Satan's Satellites... 57 Years Later

Satan's Satellites... 57 Years Later

Satan's Satellites opened on this day in 1958? Satan's what, you ask? Never heard of it? Maybe you know it better as Zombies of the Stratosphere, one of Leonard Nimoy's earliest credits. Here's what happened: Back in 1952, Republic Pictures launched their 12-part sci-fi serial starring Judd Holdren, Aline Towne, Wilson Wood, Lane Bradford, John Crawford, Craig Kelly, Ray Boyle and a very young Leonard Nimoy. The future Star Trek legend played Narab, one of a group of Martians that has invaded Earth and intends to make a hydrogen bomb in order to save their own planet (it's a long story). Fortunately, Larry Martin/Rocket Man (Holdren) saves the day.

Zombies of the Stratosphere originally cost a grand total of $176,357 and was spread across 12 installments that ran almost three hours. Republic Pictures later created Satan's Satellites by editing the footage down to a feature-length 70 minutes. And that's what was released on March 28, 1958.
During a conference call with reporters in 2009 about a then-upcoming appearance on the television show Fringe, Nimoy expressed his thanks for the genre that put him on the map and kept him there for decades. Remember, his sci-fi work spanned from Zombies of the Stratosphere/Satan's Satellites, The Brain Eaters, The Twlight Zone, The Outer Limits, Star Trek and Invasion of the Body Snatchers to The Pagemaster, Brave New World, Futurama, Fringe, Transformers: Dark of the Moon and more.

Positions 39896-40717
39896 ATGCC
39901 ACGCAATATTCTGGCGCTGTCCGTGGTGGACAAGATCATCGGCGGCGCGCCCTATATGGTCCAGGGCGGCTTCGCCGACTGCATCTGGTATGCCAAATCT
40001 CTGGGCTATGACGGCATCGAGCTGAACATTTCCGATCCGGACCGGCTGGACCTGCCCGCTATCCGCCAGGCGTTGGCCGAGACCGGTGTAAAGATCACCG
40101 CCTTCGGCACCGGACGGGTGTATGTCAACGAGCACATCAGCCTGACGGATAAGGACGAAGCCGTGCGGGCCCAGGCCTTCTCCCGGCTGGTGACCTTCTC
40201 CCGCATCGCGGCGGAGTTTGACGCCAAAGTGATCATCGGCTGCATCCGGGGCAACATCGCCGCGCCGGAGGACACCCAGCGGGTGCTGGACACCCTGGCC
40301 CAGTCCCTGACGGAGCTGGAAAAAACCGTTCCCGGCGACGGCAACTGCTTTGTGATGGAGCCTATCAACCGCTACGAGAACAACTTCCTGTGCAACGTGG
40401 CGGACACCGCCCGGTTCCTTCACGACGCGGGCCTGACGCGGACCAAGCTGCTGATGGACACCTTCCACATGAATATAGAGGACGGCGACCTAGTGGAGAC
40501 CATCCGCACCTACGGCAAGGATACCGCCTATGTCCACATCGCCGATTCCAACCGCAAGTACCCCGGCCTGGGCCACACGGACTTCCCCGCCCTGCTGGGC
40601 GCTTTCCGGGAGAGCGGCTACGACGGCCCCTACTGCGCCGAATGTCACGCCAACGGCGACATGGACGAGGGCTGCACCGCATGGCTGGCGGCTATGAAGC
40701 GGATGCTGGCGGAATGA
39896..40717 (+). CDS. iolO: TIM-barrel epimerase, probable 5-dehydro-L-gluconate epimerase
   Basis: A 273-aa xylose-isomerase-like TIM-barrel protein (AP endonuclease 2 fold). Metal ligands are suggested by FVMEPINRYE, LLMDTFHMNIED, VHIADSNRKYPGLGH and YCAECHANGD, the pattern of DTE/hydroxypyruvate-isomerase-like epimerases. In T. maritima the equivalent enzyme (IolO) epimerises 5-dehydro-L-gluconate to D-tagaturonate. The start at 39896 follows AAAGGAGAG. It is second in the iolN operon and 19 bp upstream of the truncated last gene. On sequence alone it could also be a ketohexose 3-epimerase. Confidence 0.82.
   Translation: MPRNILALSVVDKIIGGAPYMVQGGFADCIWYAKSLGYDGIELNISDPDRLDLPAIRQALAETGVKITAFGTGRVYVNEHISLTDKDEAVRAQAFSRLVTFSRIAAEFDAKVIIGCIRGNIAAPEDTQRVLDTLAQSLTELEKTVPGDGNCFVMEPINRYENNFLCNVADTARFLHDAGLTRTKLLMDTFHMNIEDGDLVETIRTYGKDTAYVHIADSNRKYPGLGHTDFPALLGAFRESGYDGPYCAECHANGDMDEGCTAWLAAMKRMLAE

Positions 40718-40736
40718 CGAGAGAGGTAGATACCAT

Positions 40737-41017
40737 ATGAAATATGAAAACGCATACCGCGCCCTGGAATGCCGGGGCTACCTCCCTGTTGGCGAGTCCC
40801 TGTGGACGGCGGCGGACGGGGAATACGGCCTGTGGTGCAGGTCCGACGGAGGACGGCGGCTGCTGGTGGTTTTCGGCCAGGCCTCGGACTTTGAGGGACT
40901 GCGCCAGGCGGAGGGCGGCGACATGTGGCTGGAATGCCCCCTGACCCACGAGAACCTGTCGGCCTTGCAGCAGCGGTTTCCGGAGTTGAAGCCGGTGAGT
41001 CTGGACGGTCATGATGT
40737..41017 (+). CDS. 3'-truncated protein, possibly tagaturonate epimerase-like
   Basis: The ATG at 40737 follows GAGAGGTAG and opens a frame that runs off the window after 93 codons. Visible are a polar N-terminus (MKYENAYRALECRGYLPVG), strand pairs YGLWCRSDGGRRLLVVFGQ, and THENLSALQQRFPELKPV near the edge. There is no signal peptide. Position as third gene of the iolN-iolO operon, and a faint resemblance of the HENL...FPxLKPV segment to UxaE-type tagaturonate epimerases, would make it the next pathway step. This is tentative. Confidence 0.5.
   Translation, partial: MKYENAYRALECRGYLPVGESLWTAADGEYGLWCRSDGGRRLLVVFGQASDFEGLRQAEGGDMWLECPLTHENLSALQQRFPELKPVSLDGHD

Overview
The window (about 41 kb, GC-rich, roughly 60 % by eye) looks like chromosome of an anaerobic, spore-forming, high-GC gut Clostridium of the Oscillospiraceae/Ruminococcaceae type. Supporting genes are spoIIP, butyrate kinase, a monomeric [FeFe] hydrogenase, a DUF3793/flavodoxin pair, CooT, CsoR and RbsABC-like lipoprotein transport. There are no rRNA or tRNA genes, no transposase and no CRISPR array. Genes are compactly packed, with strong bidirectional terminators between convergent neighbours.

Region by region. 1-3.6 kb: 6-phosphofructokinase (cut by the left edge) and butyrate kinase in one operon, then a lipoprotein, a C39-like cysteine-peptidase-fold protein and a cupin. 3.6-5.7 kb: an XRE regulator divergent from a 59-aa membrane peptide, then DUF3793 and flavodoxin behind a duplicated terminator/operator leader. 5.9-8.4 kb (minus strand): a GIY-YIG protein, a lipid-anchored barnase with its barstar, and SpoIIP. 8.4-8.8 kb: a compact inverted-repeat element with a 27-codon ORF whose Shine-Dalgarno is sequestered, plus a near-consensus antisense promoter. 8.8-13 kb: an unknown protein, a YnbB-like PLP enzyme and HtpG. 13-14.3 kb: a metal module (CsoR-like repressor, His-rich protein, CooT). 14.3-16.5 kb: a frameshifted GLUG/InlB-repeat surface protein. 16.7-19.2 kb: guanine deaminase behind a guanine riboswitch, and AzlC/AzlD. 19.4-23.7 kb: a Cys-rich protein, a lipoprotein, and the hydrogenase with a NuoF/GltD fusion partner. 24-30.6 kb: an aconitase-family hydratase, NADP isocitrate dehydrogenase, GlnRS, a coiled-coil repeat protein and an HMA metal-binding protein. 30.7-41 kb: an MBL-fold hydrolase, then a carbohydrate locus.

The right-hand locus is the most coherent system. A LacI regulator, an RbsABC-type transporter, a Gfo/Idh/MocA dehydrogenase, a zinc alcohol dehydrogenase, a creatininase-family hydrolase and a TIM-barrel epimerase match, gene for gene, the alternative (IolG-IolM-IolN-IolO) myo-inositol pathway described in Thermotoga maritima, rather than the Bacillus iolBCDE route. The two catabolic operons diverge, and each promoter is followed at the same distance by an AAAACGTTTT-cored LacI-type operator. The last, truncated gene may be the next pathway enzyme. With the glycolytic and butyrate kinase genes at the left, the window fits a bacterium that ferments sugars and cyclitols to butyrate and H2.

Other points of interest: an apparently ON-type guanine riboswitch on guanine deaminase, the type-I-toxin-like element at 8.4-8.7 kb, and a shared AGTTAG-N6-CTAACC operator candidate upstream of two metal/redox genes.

“It’s a good thing if you can find a niche as an actor and be able to support a family,” Nimoy said. “Very early on, many years ago, probably 1950 or 1951, I acted in my first science-fiction project. I thought it was going to rocket me to stardom, if you’ll pardon the expression. And it didn’t quite work. It was a great project called Zombies of the Stratosphere. I was third of a group of zombies that came to Earth to take over Earth’s orbit. It’s funny when I think about it now, but it was a way of making a living. I’m grateful for the niche that science-fiction has given me.”

 

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